Market Analysis: Unsold top rarities not an indicator
By Steve Roach , Coin World ,Published: Oct 17, 2020, 10 AM
What to make of a coin that doesn’t sell at auction? These are politely called “buy-ins,” and in less polite language these coins left at the auctioneer’s podium are occasionally called “burned” in the marketplace, since bidders declined the opportunity to purchase them.
Sometimes, a buy-in happens because the property is of dubious quality, but the cause is nearly always that a buyer’s expectations are beyond what the market, and potential buyers, are willing to meet. Auction houses often withdraw top lots that seem likely to go unsold prior to the auction, or work with consignors toward more modest expectations by lowering reserves.
Legend Rare Coin Auctions’ Oct. 8 sale of rarities from the collection of Las Vegas executive Bruce Morelan brought nearly $4 million, but the top two coins went unsold. One was the finest-known 1794 Flowing Hair dollar, certified Specimen 66 by Professional Coin Grading Service, estimated at $8 million to $9 million and carrying a green Certified Acceptance Corp. sticker; it last sold at a 2013 auction for just over $10 million. The other was a Class I 1804 Draped Bust dollar in PCGS Proof 65, which brought $3.29 million at Stack’s Bowers Galleries and Sotheby’s 2017 D. Brent Pogue auction; Legend estimated it at $4 million to $4.4 million.
These coins are of magnificent quality, but in a season stuffed with many major rarities coming to auction, including another comparable 1804 Draped Bust dollar, coupled with broader economic uncertainty, buyers can afford to be selective. On retaining the top coins including the 1794 dollar, the consignor said after the sale, “I’m actually relieved that it didn’t sell and I’m ecstatic it’s still in my collection.”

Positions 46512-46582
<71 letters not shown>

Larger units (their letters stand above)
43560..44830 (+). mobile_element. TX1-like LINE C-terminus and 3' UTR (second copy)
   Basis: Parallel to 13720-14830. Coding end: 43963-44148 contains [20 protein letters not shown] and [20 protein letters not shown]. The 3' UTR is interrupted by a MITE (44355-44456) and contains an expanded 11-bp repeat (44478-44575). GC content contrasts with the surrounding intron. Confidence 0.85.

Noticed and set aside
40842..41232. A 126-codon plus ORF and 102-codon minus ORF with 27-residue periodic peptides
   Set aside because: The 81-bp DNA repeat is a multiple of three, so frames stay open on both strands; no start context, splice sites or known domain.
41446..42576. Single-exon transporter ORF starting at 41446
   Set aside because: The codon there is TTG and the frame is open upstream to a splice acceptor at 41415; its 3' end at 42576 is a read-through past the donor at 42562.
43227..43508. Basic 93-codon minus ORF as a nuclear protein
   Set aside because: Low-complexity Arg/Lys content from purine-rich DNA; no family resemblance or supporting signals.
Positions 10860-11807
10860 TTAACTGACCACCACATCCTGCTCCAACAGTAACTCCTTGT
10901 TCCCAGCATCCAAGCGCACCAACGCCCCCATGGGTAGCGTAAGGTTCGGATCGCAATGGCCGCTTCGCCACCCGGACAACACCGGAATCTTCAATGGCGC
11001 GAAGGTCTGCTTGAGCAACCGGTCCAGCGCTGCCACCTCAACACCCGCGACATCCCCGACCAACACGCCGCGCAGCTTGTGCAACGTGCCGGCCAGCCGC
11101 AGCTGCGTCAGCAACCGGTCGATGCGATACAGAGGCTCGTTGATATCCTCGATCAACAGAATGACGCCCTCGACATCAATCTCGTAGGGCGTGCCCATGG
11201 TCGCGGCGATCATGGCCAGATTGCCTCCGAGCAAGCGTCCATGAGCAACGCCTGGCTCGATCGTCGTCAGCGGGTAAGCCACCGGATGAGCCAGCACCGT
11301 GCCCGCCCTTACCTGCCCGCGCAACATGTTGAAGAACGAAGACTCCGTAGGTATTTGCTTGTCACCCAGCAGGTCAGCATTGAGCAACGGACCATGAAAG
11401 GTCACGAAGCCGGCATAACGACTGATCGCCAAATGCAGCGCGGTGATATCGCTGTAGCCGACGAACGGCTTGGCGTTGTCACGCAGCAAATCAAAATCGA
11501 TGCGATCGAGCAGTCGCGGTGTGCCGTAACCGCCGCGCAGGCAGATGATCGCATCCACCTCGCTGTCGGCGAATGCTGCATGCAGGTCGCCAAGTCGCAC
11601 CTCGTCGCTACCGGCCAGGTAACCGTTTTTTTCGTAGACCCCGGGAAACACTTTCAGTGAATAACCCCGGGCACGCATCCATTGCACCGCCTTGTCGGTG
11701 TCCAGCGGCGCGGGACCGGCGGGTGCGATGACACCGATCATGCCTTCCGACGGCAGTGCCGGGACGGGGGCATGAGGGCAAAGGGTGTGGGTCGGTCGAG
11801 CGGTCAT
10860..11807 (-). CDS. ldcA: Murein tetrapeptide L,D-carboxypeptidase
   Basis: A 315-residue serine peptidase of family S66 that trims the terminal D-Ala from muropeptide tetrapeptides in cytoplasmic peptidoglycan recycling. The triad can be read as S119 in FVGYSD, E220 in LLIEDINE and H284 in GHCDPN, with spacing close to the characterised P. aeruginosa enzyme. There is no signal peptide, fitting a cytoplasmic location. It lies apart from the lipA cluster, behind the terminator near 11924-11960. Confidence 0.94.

The retention of the top two Morelan dollars recalls the fourth Pogue Collection, where the finest-known 1804 dollar, graded Proof 68 by PCGS, and the only collectible example of three-known 1822 Capped Head $5 half eagles both failed to sell, with the dollar opening at $7.6 million and the half eagle stalling at $6.4 million. Great rarities going unsold say little about the broader coin market, which is still thriving. Still, major buy-ins are disappointing in a hobby that receives mainstream press coverage infrequently.
With the top dollars going unsold, a 1796 Draped Bust, Small Date, Small Letters dollar graded Mint State 65 by PCGS with a green CAC sticker was the priciest lot, bringing $705,000 on an estimate of $1 million to $1.2 million. It was previously offered at Heritage’s April 2013 auction of The William Jacob Collection, Part II, where it was similarly graded by Numismatic Guaranty Corp., carried a green CAC sticker, and sold for $1,175,000, purchased by Morelan.
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